Is that too minor an issue? How about the enemy AI being completely oblivious to ranged attacks, despite one of the four playable characters specializing in them? Observe as Cattie-brie fires off arrow burst after arrow burst into a group of enemies whose only reaction is to slowly die.

This is just fucking sad.  (Screenshot: Wizards of the Coast / Kotaku) This is just fucking sad. (Screenshot: Wizards of the Coast / Kotaku)

Enemies in Dark Alliance are slow to react in general, standing still for several seconds after spawning, even in the middle of an active battle. Several of the earlier adventures involve battling evil dwarves. I cannot tell you how many times I’ve confused stationary evil dwarves with whichever player in my party was playing Bruenor, everybody’s favourite non-evil dwarf.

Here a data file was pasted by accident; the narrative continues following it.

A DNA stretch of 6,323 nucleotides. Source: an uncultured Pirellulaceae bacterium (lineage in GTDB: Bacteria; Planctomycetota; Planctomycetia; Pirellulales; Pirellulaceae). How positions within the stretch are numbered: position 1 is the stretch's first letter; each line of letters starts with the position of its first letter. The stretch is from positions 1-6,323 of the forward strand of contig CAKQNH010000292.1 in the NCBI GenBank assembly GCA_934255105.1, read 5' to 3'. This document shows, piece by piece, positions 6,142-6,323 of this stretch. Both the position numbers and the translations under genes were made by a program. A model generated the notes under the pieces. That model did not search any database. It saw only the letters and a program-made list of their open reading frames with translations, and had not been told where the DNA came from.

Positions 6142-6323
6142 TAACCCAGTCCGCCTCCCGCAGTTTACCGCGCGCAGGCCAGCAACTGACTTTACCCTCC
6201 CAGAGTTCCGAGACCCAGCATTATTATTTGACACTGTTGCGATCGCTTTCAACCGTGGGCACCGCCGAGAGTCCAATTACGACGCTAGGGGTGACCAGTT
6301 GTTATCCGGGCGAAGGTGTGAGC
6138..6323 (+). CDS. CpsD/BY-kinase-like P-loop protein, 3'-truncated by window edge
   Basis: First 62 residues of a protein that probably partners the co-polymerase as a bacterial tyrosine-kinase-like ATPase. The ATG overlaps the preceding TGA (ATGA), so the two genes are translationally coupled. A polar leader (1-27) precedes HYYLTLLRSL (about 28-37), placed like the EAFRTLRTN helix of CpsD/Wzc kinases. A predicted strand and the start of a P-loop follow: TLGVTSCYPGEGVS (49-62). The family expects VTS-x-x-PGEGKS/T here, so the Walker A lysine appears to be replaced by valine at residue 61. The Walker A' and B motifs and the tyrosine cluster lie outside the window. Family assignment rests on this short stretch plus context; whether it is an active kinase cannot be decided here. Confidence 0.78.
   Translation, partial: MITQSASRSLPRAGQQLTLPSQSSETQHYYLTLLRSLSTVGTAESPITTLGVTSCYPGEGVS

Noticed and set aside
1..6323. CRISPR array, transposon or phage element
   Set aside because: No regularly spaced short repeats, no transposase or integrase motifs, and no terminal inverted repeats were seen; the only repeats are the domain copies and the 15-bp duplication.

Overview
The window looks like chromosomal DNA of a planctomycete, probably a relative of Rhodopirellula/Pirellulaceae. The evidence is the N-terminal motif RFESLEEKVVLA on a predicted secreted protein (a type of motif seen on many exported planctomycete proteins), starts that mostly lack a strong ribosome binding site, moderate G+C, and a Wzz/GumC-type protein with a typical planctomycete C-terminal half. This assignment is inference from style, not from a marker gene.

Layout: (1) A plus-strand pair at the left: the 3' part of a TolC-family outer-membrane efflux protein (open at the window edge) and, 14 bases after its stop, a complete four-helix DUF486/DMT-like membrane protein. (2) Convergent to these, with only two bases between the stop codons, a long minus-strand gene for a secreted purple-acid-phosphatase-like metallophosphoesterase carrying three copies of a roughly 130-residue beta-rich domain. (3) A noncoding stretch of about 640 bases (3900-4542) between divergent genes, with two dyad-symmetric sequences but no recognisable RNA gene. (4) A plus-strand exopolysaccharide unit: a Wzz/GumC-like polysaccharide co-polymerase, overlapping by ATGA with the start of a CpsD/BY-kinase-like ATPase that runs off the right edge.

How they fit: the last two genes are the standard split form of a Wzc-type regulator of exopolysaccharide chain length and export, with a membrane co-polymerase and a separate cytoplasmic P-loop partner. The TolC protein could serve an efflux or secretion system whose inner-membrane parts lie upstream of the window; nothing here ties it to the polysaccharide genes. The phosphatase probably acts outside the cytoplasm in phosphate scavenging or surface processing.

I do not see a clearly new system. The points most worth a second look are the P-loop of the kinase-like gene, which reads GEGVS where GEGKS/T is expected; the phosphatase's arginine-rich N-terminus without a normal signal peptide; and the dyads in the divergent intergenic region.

Even if the enemies didn’t act like computer-controlled cannon fodder, the game’s combat wouldn’t be particularly satisfying. The controls feel slow and sluggish, especially when using the default control scheme, which maps light and fierce attacks to your right trigger and bumper. Locking onto a target is a hit-or-miss prospect, sometimes working and other times refusing to switch to a new enemy. Each character has an “Ultimate” ability, performed by pressing in both analogue sticks when a metre fills. I’ve had some trouble getting the Ultimate action to register playing on the PlayStation 5 with the DualSense. Plus the hero shooter mechanic feels out of place in this D&D setting, despite Dark Alliance’s character-driven storyline.

The loot screen is slightly more entertaining with other players (Screenshot: Wizards of the Coast / Kotaku) The loot screen is slightly more entertaining with other players (Screenshot: Wizards of the Coast / Kotaku)